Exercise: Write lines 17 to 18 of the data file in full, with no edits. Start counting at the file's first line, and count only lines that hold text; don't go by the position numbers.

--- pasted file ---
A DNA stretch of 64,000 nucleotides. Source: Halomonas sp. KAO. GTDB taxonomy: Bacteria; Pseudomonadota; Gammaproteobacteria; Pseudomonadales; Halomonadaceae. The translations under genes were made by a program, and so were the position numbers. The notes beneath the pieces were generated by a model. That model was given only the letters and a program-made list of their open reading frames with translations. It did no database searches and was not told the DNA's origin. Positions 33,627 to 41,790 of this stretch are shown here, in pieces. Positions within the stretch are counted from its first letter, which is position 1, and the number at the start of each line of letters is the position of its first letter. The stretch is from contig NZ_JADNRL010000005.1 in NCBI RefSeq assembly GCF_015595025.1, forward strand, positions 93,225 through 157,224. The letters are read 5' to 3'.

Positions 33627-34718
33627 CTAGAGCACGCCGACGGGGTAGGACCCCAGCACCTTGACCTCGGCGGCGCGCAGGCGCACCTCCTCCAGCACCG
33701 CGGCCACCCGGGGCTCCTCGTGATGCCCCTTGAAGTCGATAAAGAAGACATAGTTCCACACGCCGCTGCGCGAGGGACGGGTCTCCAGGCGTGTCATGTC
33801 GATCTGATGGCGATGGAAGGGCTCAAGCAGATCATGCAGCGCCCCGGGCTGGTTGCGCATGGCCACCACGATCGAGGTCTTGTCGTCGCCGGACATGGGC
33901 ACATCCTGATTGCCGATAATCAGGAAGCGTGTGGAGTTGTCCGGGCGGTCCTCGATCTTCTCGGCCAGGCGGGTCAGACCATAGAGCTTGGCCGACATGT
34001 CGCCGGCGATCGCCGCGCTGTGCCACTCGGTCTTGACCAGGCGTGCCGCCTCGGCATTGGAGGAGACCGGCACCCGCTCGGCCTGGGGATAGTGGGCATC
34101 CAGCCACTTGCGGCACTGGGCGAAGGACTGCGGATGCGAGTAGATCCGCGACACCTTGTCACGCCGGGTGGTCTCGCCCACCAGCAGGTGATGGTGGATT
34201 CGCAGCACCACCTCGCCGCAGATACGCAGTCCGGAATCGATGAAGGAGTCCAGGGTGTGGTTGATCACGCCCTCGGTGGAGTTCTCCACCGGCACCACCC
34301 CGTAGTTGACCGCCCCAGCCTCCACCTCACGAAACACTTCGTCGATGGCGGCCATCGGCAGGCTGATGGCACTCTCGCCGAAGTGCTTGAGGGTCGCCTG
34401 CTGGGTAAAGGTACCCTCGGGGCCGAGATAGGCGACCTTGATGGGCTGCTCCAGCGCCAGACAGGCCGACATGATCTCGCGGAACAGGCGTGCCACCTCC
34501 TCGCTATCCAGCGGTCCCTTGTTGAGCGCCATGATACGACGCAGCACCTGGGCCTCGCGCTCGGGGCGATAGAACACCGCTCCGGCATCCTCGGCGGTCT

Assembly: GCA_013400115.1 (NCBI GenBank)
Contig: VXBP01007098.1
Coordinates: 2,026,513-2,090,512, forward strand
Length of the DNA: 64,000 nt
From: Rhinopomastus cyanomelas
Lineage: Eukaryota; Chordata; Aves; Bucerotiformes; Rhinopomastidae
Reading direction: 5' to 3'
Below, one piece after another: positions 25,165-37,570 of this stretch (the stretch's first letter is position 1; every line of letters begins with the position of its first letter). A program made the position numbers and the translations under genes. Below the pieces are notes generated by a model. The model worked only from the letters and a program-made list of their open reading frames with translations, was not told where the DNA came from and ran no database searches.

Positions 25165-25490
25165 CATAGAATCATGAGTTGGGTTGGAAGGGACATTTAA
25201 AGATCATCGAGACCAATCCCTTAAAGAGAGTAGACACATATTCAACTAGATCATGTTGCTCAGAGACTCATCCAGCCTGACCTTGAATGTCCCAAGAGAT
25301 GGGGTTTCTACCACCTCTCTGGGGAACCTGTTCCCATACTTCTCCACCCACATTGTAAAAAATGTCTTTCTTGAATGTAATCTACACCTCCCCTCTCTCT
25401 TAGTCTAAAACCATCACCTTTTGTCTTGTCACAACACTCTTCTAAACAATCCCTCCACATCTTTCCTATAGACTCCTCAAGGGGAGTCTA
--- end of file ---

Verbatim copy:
From: Rhinopomastus cyanomelas
Lineage: Eukaryota; Chordata; Aves; Bucerotiformes; Rhinopomastidae